Keeping your bike in one piece can be half the challenge in a demanding stage race. Depending on the mountain bike stage race you are in, you may be faced with mud, dust, sand, or all of the above. Add a lot of climbing and you will also add a lot of descending – increasing the wear on both your drivetrain, brakes and tyres. One of the most important things to do between stages is rest and recuperate. The faster you can start the recovery, the better you will feel the next day. But you must also factor in bike maintenance. You can be completely on top of your recovery, but if a small maintenance issue becomes a big one with neglect, your race could be over. If it’s a pairs race, it can end your race partners race as well.
Some races have great mechanical support, and if you are unsure of what is causing a problem, see one of the professional mechanics. But these pointers should keep your bike running. At the Cape Epic your bike will be jet washed. yet this is done by the experienced Pragma crew, and it saves you a lot of time and energy. At other stage races it’s worthwhile doing a full clean down if a jet wash is available. You will be able to get the bulk of the muck off your bike, and you’re about to re-lubricate it anyway.
Here’s a brief rundown of what Will Hayter does to his Subaru-MarathonMTB.com Team Bianchi in the evenings. After a massage, yet before dinner.
Check all bearings are smooth, and free of play
This includes your headset, bottom bracket, pedals and front and rear hubs. Check for play against the way that they move. In this case, we are looking for lateral play in the bottom bracket by trying to move the crank arm towards the bike. A loose bearing will quickly destroy itself, and needs to be attended to.
Inspect your drivetrain
You’re looking for wear and damage. Check chainring teeth, chain links, jockey wheels and your cassette. Ensure your hanger is straight, and that your gear cables and outer aren’t damaged in anyway. Once you’re done, check your shifting is as it should be, and make adjustments as required.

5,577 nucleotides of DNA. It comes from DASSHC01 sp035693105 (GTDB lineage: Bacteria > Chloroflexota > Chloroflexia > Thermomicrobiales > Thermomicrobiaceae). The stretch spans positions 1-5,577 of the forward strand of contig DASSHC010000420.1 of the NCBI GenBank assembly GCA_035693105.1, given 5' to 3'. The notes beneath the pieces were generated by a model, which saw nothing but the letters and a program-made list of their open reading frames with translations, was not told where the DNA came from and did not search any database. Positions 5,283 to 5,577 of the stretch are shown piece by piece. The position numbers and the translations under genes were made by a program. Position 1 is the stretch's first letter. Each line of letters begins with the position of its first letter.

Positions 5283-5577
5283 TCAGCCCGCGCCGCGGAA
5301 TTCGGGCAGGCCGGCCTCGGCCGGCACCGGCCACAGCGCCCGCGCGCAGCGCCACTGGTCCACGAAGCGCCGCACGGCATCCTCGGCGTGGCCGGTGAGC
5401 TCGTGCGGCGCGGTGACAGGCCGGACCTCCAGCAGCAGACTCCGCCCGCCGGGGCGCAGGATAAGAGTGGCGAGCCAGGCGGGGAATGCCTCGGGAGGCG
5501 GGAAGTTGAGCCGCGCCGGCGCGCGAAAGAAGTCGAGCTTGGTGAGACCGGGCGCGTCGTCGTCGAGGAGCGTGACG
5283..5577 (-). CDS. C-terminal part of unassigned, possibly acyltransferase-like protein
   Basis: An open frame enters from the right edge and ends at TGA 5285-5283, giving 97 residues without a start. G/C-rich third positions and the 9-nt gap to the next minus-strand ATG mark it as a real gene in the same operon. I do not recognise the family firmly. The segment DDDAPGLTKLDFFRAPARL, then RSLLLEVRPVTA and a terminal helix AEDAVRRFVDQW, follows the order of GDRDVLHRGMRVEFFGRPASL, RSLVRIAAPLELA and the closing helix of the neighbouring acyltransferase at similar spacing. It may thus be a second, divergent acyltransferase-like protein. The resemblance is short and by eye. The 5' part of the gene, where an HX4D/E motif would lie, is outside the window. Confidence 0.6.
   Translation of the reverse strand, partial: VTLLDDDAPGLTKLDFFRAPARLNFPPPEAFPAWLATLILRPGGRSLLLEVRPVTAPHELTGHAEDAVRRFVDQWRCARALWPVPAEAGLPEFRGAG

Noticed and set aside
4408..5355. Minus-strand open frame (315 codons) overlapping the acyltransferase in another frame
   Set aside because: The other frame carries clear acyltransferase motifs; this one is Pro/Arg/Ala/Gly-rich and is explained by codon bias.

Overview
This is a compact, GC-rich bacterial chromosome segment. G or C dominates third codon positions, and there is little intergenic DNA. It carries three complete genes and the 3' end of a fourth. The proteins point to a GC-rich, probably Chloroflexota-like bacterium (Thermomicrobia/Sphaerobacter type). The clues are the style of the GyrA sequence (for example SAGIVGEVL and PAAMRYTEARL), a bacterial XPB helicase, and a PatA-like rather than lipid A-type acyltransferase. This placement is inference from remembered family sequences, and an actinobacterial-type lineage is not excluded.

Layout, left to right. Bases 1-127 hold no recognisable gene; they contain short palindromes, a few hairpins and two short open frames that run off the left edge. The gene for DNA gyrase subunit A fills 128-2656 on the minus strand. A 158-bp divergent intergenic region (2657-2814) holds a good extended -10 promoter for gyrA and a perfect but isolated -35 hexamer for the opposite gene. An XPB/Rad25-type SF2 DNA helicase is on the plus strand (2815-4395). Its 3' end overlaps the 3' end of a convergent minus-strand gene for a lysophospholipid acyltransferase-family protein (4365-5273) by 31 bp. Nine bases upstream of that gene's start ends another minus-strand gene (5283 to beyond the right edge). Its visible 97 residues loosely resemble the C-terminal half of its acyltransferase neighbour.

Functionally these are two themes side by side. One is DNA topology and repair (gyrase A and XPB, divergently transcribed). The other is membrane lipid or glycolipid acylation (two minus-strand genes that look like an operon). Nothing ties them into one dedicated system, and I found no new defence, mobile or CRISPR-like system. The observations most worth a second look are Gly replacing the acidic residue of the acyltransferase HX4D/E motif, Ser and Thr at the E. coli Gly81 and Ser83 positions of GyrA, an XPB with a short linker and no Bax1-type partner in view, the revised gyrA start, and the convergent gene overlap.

Lube your chain
Make sure you choose the right chain lube. Will has been using Juice Lubes Ceramic Lube with some success, but does use the Motorex lube stations in the race. It can be worthwhile using a spray based teflon lube lightly on the moving parts of your derailleurs too.
Check all bolts and pivots
Anything can rattle loose without you realising right away. Get used to checking all bolts – you’re not aiming to over tighten them, but just ensure they are still tight. It is not unheard of for rotor bolts to rattle out, or bottle cage bolts, in rough terrain. Particular attention should be paid to pivot bolts. Use a quality tool, and know how tight they should be.
Check for brake wear and adjustment
Brakes take a lot of abuse, yet they are essential! So it’s easy to forget about them until they’re not working. Check for pad wear, calliper alignment, and rotor trueness. You should have compatible spare brake pads as part of your spares kit with you at the race. Make sure you are familiar with your brakes, and know how to replace pads.
Wipe down suspension seals
Have you ever read the service manual for your fork or shock? If you’re competing in a stage race like the Cape Epic, Transalp, or a similar length race you will probably go over the recommended service period in your racing hours alone. Use a clean rag to wipe down excess grime from around the seals. If you’re confident, you can pop the seals on the fork legs to clean.
Check suspension pressure
Air seeps out of shocks just like tyres. Not really at the same rate, but it’s worth checking your fork and shock pressure every few days. KNow what your regular settings are, or what you run for the terrain that you’re in. It’s also worth checking the rebound and compression damping settings too.
Wheels: true, treaded and pressurised
Don’t ignore your wheels – check your tyres daily for sidewall abrasions, cuts, and thorns. Replace them if you’re not sure. Spin the wheels to check if they are true. It is worth investing in a digital pressure gauge, or use a track pump to ensure your tyres are at the desired pressure.
Inspect your shoes and cleats
This is an easy one to forget. But these aren’t free of abuse! Your cleat bolts can loosen, as can BOA lace spool cover. They can also need cleaning out in mucky conditions. Take your inner soles out and free yourself from the build up of dirt too.
Make sure your handy work works. That’s the crucial part. Once you’re done, secure your bike in the bike park, or lock it somewhere safe. You need it tomorrow, so don’t leave it to chance.